A Meaning to Life
decline of religious belief, there has been growing interest-and growing doubt-about whether human life really does have meaning. If it does, where might we find it?
The historian and philosopher of science Michael Ruse investigates this question, and wonders whether we can find a new meaning to life within Darwinian views of human nature. If God no longer exists-or if God no longer cares-rather than promoting a bleak nihilism, many Darwinians think we can convert Darwin into a form of secular humanism. Ruse explains that, in a tradition going back to the time of Darwin himself, and represented today by the evolutionist E. O. Wilson, evolution is seen as
progress-"from monad to man"-and that positive meaning is found in continuing and supporting this upwards path of life. In A Meaning to Life, Michael Ruse argues that this is a false turn, and there is no real progress in the evolutionary process. Rather, meaning in the Darwinian age can be found if we
turn to a kind of Darwinian existentialism, seeing our evolved human nature as the source of all meaning, both in the intellectual and social worlds. Ruse argues that it is only by accepting our true nature-evolved over millennia- that humankind can truly find what is meaningful.
- Hardback | 216 pages
- 135 x 185 x 21mm | 268g
- 27 Jun 2019
- Oxford University Press Inc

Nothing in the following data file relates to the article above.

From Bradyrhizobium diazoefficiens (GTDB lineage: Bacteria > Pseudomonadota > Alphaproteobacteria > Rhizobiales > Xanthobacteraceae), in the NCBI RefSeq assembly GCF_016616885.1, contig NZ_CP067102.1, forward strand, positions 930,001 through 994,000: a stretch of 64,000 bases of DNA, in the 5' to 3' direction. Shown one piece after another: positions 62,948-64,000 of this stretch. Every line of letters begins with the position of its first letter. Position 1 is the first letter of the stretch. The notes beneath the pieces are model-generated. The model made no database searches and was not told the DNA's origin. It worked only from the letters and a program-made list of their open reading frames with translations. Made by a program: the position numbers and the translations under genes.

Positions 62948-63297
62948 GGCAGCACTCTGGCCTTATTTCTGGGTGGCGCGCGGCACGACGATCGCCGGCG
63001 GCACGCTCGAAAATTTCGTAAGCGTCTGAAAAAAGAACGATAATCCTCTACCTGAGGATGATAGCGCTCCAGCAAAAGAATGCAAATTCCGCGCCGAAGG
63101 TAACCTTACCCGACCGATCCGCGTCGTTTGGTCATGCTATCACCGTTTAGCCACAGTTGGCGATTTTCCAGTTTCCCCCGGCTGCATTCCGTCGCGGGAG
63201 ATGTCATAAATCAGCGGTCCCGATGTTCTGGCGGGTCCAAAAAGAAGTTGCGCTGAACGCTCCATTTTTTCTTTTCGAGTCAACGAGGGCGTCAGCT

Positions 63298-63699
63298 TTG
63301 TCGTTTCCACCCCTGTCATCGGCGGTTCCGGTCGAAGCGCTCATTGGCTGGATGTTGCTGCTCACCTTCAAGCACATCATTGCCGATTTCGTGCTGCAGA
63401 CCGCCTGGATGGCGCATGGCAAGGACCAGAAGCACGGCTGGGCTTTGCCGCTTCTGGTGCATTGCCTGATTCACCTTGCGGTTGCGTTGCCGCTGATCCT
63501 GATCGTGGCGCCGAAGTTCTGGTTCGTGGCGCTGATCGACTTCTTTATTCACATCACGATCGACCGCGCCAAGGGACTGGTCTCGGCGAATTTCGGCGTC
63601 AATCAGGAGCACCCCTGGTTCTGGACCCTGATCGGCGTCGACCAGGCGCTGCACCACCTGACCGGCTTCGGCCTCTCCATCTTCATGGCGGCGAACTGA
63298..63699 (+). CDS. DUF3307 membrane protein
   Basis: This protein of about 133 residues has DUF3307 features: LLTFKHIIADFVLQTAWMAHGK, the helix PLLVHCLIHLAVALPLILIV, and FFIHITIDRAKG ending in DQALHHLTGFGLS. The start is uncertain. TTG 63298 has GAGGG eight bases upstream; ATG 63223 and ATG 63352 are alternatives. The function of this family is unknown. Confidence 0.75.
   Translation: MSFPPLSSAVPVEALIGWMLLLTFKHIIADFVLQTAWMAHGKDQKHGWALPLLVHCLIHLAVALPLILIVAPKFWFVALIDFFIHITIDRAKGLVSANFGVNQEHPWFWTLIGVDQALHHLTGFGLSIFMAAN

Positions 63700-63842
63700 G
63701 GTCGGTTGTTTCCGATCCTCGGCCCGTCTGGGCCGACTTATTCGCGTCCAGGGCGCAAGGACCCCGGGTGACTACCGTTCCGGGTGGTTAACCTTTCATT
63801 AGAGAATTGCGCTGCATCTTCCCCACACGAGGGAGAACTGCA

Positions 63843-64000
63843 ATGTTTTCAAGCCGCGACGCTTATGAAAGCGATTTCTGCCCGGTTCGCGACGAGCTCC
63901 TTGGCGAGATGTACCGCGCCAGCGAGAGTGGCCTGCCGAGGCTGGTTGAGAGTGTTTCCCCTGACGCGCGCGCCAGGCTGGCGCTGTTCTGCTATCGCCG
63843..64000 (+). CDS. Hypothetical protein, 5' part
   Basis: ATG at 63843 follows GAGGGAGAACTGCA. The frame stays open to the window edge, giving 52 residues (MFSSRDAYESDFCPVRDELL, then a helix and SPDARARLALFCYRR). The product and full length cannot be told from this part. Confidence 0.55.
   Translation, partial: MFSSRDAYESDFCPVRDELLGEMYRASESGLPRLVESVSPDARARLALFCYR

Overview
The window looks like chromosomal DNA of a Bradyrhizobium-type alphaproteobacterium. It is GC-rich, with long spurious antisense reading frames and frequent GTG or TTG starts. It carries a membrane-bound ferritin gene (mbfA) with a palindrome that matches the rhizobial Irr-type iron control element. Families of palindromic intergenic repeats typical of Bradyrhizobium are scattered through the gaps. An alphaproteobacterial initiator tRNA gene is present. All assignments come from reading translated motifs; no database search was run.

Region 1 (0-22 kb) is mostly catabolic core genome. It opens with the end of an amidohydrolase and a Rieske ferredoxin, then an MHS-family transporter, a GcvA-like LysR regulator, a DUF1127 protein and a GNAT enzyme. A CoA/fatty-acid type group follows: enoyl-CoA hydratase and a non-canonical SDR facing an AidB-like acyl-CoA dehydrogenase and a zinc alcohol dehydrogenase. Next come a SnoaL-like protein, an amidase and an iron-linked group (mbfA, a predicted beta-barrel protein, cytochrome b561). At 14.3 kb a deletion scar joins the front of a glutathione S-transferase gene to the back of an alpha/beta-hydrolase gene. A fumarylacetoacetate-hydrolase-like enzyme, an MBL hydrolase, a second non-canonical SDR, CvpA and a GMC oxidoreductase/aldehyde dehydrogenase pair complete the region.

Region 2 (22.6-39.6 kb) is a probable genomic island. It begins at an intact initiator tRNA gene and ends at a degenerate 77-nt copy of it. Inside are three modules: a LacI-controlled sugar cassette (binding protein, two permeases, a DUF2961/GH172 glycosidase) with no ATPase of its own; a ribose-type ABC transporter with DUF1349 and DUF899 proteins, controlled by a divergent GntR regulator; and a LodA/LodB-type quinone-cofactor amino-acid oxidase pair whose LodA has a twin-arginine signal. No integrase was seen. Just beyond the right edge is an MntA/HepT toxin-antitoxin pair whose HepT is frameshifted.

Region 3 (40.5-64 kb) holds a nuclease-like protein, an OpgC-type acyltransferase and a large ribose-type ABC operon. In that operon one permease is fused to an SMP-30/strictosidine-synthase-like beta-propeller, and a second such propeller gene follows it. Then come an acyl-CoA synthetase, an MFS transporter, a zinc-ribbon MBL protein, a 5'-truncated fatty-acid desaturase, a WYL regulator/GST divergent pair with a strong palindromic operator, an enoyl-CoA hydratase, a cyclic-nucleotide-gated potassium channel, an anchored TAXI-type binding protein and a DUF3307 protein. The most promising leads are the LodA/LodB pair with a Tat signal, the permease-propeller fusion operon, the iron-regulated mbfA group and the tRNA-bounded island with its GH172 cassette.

- New York, United States
Other books in this series
07 Sep 2017
Table of contents
Darwinian biology to present a framework for his own position. While confident in the capacities of science, Ruse humbly ventures his own approach to questions that ultimately lie beyond the reach of science. This book is a must read as a model of Socratic honesty about meaning in life. * Michael L. Peterson, Professor of Philosophy, Asbury Theological Seminary, and author of C. S. Lewis and the Christian Worldview * Another valuable book from the inimitable Michael Ruse who continues to write about religion and related matters in a way that is intelligent and neither fawning nor condescending. Do not be deceived by the apparent lightness of touch and endless Ruse humor (particularly about warthogs); this is a book with rich insights on almost every page. * Michael J. Reiss, University College London * Thoroughly infused with autobiography, casual erudition, and the characteristic humor of its author, A Meaning to Life gives an account of its title for a world in which the nature of humanity stems not from relations to God or religion, but to evolution. Tracing right and wrong turns in Darwinian conceptions of meaning, its provocative, "existentialist" proposal demands attention. * Anjan Chakravartty, University of Miami *
About Michael Ruse